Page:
In one case, Long Beach BMW Motorcycles is offering customers a virtual reality test ride on their bikes.

BMW dealership offers virtual reality test rides

Pied Piper says five years ago, BMW dealerships were below the industry average in several areas.

BMW dealers are now 50% more likely to mention test rides, 60% more likely to encourage going through the numbers or writing up a deal, and 30% more likely to ask for contact information to allow follow-up, Pied Piper reports.

Meanwhile, BMW Motorrad has introduced a newly designed website, called “Make Life a Ride”, based on a customer’s typical experience at a BMW Motorrad dealership. The new website has more than 400 pages, 8000 images, extensive video content and provides the sounds of their bikes.

The Pied Piper survey shows brands with the greatest overall improvement over the past year were Husqvarna, BMW, Triumph and Yamaha.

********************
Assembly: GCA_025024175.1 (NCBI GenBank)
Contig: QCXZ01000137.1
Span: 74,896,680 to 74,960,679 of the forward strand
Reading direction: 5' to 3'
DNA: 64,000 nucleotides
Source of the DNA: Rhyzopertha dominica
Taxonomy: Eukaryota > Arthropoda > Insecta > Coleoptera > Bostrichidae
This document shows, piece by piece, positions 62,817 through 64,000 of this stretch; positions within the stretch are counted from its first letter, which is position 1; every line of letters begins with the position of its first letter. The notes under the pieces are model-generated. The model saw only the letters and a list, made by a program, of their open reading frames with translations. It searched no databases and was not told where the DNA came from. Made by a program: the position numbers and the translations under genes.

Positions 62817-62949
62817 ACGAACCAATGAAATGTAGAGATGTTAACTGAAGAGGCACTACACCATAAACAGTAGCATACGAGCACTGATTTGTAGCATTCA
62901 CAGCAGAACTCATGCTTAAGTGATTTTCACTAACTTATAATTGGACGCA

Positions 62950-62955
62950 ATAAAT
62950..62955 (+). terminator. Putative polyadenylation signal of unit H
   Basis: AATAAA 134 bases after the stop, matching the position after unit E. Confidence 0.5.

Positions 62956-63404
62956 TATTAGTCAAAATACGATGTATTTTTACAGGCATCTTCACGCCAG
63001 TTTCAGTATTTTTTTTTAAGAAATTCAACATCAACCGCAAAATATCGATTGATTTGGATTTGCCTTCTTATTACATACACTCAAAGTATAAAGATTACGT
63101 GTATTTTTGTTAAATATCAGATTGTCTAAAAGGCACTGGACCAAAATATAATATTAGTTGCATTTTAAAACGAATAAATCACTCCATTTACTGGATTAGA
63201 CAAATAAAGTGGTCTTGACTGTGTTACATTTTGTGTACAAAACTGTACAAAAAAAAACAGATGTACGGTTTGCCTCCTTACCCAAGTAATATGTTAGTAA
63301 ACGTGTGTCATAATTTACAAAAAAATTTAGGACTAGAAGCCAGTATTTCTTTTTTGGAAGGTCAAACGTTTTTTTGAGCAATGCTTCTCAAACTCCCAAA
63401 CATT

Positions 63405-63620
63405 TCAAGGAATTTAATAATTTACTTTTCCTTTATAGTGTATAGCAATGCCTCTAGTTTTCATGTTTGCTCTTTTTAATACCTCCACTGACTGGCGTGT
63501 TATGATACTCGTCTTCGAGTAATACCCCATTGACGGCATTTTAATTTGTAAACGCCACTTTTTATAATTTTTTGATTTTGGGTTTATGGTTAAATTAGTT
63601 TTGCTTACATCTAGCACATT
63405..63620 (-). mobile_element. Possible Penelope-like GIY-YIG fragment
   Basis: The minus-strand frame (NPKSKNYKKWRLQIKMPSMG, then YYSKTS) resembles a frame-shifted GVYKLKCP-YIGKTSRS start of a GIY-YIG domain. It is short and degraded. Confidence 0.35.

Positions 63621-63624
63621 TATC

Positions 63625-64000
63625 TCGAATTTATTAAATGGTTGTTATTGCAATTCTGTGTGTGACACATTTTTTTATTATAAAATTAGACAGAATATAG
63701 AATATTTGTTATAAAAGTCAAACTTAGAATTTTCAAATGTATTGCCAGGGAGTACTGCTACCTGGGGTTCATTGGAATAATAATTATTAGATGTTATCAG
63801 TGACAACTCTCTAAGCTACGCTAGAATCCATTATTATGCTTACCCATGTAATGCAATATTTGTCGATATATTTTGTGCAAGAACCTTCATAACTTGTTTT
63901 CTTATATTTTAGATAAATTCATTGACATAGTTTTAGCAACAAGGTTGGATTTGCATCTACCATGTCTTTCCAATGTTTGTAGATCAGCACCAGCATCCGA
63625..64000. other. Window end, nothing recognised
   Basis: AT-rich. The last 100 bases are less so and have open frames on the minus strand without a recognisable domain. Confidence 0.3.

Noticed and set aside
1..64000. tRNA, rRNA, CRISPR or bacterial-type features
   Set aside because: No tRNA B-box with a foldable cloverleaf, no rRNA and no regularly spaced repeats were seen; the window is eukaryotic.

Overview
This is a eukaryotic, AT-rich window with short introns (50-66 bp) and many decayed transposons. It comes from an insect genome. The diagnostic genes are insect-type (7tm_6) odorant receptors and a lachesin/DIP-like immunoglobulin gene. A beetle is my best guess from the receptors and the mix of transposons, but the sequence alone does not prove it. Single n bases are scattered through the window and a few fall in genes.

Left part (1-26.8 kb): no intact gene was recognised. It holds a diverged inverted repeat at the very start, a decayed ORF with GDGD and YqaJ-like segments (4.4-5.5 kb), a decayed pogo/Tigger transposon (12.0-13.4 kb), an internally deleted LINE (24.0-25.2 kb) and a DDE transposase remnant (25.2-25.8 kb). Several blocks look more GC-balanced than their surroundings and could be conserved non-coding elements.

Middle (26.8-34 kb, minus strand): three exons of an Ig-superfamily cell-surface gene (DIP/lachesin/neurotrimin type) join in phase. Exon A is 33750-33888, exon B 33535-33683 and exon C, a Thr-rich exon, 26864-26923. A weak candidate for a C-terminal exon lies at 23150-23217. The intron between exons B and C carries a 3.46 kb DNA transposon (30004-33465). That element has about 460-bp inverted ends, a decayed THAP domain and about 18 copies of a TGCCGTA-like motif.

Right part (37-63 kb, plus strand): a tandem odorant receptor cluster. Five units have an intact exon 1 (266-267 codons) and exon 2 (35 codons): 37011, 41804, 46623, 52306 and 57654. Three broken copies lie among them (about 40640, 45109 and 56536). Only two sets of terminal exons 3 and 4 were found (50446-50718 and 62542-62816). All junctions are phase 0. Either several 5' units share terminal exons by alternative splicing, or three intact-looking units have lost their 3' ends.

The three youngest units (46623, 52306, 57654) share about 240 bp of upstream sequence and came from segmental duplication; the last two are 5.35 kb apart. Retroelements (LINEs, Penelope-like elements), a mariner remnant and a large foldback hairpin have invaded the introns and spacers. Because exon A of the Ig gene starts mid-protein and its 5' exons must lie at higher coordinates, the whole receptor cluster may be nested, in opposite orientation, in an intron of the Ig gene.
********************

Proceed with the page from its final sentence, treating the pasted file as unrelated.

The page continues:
Brands with declines from 2016 to 2017 were Ducati, Aprilia, Zero and dealerships selling the Polaris Slingshot three-wheeler.

Eleven of 16 brands improved generating an industry average PSI score of 110. That’s one point up from 2016, and the highest score Pied Piper has yet measured in their annual motorcycle industry study.

  • What could your local motorcycle shop do to improve the sales experience for you? Leave your comments in the section below.

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KTM 390 Duke adds tech and style

Tue, 02/05/2017 - 5:00pm

The 2017 KTM 390 Duke has arrived in Australia with a host of technical features and stunning styling like its biggest brother.

The new model is now $6995 (+ on road costs), which is the same price it was launched at in 2015.

New features include: bigger 13.5-litre metal fuel tank up from 11 litres, a new orange and white trellis frame, ride-by-wire throttle, TFT instrument display, LED headlight, larger 320mm front disc brake, new exhaust and styling that makes it look more like the biggest and baddest naked KTM, the 1290 Super Duke.